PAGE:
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Sharks Turn It On When They Need To

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Credit: AP Photo/Tony Avelar

It’s been a while since the San Jose Sharks have entered a game as favorites.

Think about it: Their last five games have been against Cup contenders like the Carolina Hurricanes, Washington Capitals, St. Louis Blues, Minnesota Wild, and Colorado Avalanche. They played short-handed in the six contests before that as the likes of Erik Karlsson and Timo Meier were in COVID protocol.

So how would the Sharks approach the visiting 4-11-1 Ottawa Senators?

“I didn’t like our first period at all,” Bob Boughner lamented. “They won more battles than us. They were more hungry in the first period.”

Nick Bonino agreed: “First period, we lost a lot of battles.”

Honestly, it looked like the San Jose Sharks were playing down to the competition.

Karlsson (65) rotates slowly on Josh Norris (9).

Karlsson is the easy target because of the goal given up, but it wasn’t just him. Here, Nick Paul (21) gets position too easily on Timo Meier (28).

This lack of urgency was apparent in the stats: Per Natural Stat Trick, Ottawa had a 4-1 High-Danger Chances edge in the opening frame. Defensively, there were just too many free sticks in the slot: According to SPORTLOGiQ, the Sens had an 8-6 Slot Shots on Net advantage.

“We made that message very loud and clear between the first and second and we had some response, which was good to see,” Boughner shared.

A good team can turn it on against a bad team – and to their credit, that’s what the San Jose Sharks did after a flat first period, en route to a 6-3 victory. Bonino snapped an 18-game pointless streak with a goal and Meier notched a goal and two assists.

The Sharks literally gave the Sens nothing in the slot in the third period: San Jose had a 3-0 Slot Shots on Net edge in the final frame.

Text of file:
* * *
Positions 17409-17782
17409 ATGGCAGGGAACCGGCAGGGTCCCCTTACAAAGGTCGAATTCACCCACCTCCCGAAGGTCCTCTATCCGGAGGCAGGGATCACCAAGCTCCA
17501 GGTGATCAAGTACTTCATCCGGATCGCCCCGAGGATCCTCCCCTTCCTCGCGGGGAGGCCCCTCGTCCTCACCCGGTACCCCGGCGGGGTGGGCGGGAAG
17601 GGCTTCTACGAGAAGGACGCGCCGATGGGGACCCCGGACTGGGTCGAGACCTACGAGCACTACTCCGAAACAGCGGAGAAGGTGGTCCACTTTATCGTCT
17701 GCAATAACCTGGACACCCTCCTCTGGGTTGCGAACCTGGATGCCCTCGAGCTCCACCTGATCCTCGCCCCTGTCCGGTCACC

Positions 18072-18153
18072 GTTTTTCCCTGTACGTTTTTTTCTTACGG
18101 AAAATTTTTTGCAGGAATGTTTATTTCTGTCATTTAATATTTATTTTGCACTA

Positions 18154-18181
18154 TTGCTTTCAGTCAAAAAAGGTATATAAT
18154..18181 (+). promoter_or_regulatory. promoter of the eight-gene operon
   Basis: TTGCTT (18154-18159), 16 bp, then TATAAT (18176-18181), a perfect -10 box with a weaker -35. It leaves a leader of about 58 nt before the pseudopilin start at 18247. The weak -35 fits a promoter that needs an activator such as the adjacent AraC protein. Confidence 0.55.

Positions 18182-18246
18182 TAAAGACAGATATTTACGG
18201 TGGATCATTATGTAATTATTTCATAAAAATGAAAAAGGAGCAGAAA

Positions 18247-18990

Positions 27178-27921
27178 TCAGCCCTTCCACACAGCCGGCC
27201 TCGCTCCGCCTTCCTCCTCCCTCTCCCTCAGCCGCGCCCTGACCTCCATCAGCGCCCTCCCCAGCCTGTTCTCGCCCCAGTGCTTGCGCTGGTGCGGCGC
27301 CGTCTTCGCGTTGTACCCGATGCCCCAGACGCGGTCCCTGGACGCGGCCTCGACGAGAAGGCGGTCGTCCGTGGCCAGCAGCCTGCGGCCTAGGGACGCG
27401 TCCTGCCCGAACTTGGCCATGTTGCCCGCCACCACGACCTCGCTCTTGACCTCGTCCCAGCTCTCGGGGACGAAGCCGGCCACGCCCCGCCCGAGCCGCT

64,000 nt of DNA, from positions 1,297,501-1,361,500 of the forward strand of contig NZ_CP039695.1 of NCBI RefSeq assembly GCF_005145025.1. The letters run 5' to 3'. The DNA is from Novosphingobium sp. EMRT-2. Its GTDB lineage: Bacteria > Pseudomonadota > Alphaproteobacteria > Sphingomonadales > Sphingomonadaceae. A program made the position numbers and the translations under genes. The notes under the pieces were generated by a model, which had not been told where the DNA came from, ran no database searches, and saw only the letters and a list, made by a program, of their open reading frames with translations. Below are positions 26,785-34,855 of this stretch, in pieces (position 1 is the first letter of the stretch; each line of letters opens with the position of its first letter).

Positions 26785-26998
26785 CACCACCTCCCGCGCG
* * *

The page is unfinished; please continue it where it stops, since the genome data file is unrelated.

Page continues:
“We knew we had to collapse and really just be inside in our net more,” Boughner offered.

Here’s an example:

Marc-Edouard Vlasic (44) is on top of Paul and Connor Brown (28) is surrounded by Sharks when the puck squirts to him.

And speaking of urgency, here’s Karlsson closing out his former team defensively.

“We had to just get the urgency and the compete up,” Boughner said. “We did, we figured it out.”

So have we figured out if the San Jose Sharks are good? They just might be: They were solid defensively against Metropolitan Division leaders Carolina and Washington. They were able to turn it on when it counted most against cellar-dweller Ottawa.

San Jose is 10-8-1 and on the cusp of the playoffs – they’re tied with Colorado and Nashville for the second wild card – a pleasant surprise, considering their tough, road-heavy schedule and COVID challenges.

The Sharks face another stiff test in Toronto on Friday before embarking on another long road trip. After the last game of the trip, Dec. 5 at Columbus, San Jose doesn’t leave California for the rest of the month – they’ve got nine home games and one road contest in Anaheim. Will they be able to rack up the points then?

“Looking forward to getting to that three-week span in December where we play a lot of home games and our schedule lightens up a bit,” Boughner said. “That’s still the focus here, getting to that spot and being in a playoff spot or just around a playoff spot. Being able to take advantage of the better schedule.”

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